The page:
The Lost Leonardo: Hobbies of the filthy rich

C art documentary
Directed by Andreas Koefoed

Was the Salvator Mundi painted by Leonardo da Vinci? Or one of his students? Or was it painted by someone who’s name is lost to history? But the possibility that da Vinci may have painted it has turned the picture into the most expensive painting in history, being sold at more than $450 million dollars in 2017.

But who would have shelled out that much money? I can’t tell you – that’s a spoiler. But let me assure you that it was someone dripping with cash and power, and who you probably hate (no, not Trump).

Movies about paintings – especially documentaries – have a problem from the start. A painting is static; cinema is about movement (that’s why they’re called movies). To make it worse, this film sticks almost entirely to one particular painting. And as one of the interviewees puts it, it’s not really that good a painting. It certainly wasn’t in a good condition when it surfaced at a New Orleans auction and sold for $1,175.

The closest thing to a protagonist in Lost Leonardo is painting restorer Dianne Modestini. After considerable examination, she became convinced that Leonardo himself painted the Salvator Mundi (Savior of the World – in other words, Jesus). Not everyone agrees with her. A lot of prestige and money is involved.

I would have liked the film better if director Andreas Koefoed took some time showing how Modestini does her magic. The painting came to her in horrible condition, but she restored it…up to a point. Some of her detractors say the painting is more Modestini than da Vinci.

But the film isn’t really about restoring one particular painting. As one of the interviewees points out, if it turns out to be from an unknown, the original $1,175 price tag was about the right price. But if it turns out to be from one of da Vinci’s students, the price would go up exponentially. And if it turns out that the great artist painted it with his own hands, it goes up exponentially again.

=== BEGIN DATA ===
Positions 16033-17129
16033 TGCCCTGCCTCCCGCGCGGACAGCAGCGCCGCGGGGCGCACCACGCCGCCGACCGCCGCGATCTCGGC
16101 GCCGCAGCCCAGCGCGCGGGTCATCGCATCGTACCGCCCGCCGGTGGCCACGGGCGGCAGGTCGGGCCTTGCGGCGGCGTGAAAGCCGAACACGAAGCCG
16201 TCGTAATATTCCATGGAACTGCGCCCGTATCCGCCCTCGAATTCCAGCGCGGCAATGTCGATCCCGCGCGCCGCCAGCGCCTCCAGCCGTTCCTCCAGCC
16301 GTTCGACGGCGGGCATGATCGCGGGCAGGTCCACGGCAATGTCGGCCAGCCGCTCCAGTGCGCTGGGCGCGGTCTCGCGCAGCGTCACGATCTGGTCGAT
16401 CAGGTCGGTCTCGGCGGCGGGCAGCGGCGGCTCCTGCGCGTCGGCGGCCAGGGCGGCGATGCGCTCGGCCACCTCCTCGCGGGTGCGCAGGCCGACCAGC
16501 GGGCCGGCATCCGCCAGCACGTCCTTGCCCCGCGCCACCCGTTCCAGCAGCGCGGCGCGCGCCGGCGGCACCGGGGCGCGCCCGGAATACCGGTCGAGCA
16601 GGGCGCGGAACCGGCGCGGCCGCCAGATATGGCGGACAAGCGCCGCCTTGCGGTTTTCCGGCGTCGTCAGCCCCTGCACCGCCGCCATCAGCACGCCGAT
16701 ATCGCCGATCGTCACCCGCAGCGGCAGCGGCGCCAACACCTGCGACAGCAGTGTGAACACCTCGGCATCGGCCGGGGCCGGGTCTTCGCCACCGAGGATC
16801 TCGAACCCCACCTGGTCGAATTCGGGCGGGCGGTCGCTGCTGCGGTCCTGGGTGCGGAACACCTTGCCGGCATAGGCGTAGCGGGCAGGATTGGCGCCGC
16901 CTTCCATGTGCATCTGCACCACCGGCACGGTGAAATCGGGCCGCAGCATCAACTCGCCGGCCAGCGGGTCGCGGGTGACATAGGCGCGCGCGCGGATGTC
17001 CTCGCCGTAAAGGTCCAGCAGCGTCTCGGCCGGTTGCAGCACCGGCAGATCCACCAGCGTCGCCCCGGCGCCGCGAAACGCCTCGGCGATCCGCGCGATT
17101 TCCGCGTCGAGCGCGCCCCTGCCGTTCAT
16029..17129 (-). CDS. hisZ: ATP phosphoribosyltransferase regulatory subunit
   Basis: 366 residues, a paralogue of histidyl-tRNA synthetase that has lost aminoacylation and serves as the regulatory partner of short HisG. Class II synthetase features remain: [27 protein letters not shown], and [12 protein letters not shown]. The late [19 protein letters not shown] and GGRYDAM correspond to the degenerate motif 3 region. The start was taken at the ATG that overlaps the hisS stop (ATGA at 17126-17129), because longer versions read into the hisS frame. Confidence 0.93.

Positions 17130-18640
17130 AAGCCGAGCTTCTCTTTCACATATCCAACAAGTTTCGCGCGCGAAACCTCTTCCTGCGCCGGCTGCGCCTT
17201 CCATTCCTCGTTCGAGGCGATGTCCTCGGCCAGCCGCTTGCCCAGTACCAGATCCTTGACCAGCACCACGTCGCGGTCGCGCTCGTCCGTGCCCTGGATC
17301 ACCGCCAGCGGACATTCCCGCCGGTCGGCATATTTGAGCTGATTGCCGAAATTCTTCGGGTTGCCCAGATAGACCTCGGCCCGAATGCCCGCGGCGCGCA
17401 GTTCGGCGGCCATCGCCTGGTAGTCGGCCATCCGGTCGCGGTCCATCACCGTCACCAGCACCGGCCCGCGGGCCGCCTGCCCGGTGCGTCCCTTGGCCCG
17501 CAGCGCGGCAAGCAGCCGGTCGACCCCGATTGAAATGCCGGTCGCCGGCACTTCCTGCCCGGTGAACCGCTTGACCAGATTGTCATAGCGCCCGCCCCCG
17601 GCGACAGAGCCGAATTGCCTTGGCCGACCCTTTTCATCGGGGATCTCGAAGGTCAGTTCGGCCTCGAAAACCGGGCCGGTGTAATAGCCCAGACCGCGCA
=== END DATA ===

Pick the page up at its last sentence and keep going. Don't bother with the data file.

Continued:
Inevitably, The Lost Leonardo becomes a documentary about the filthy rich. They buy and sell art as investments. Airports have special warehouses with extreme security, where you can store your physical assets (if you can afford this sort of treatment). Because they’re in airports and legally not in any country, none of this is taxable.

After a while watching the movie, you may get tired of rich people talking about their wealth. Thankfully, one of these art dealers, Robert Simon, has at least an acidic sense of humor. When he speaks, you often laugh. But the other 24 aren’t as entertaining.

The movie gets better near the end, when we discover the true villain of the story. And if you really want to find who now owns the Salvator Mundi, go the third paragraph of the Salvator Mundi Wikepedia page.

The film opens Friday at the Embarcadero Center. Next Friday, it will also be available at the Shattuck, the Rafael, and the AMC Saratoga 14.